We were pleased to learn that the website Cruising Guide to New Caledonia has posted detailed instructions on how to use the Cruising Guide to New Caledonia's and the Cruising Guide to Vanuatu's GPX routes with SEAiq Open:
First, let me say that if you want to use an iPad for navigation get SEAiq, You can totally forget Navionics because you can't import waypoints or routes, plus there are a host of other nagging little problems with the Navionics App typical of software designers that have never been cruising in their lives.
As a side note, much of SEAiq was originally written while we were in fact cruising in Vanuatu almost 3 years ago.  While we have since sailed back to the USA (completing a circumnavigation), we're very happy cruisers in areas we once sailed are finding SEAiq to be a helpful tool.

Saturday, 7 June 2014

SEAiq Pilot at Port Miami

On June 4, we were excited to have the opportunity to accompany members of the Biscayne Bay Pilots in Miami, Florida.  The purpose was to watch how SEAiq Pilot was used by the pilots and discuss opportunities for improvement.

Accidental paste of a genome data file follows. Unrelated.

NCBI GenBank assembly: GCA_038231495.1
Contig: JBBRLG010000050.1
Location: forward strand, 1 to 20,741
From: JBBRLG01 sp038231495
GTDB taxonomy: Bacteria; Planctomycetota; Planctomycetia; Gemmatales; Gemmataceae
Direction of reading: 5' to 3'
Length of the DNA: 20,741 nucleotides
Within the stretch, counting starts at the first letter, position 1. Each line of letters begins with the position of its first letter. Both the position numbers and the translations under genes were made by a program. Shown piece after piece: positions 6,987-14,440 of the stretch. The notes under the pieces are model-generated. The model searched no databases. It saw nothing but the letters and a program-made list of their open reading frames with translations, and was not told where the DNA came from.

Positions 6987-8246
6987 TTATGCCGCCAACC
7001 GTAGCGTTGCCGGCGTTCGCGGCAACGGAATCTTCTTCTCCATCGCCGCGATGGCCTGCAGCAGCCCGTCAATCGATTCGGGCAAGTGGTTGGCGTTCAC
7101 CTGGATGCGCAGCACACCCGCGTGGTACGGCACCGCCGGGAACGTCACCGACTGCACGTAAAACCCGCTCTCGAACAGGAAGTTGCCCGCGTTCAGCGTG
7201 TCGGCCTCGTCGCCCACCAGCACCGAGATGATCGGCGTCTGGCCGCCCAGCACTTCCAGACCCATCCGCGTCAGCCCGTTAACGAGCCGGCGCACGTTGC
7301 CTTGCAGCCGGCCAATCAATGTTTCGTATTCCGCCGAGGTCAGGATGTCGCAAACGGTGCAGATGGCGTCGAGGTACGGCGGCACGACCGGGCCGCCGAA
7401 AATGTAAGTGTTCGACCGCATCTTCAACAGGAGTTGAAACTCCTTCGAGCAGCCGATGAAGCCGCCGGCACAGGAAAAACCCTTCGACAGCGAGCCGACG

Port Miami is the Cruise Capital of the World because of the huge number of cruise ships that operate from it.  It is also a major cargo port.  The port is undergoing massive changes to prepare for the larger vessels after the Panama Canal expansion is complete.

Captain Chris Marlow hosted the trip.  Captain Bill Reyelt and Captain Peter Curtiss were the pilots on duty while Captain Marlow was able to focus on how SEAiq Pilot is currently used by the Biscayne Bay pilots.
Captains Marlow and Reyelt

Northern General on her way out of Port Miami
We joined the Container Ship Northern General as she is preparing to leave one of the turning basins and exit Port Miami.
We also joined the Carnival Victory Cruise Ship as she headed from Miami for the Caribbean.  You can see several iPads on the bridge using different PPU hardware combinations.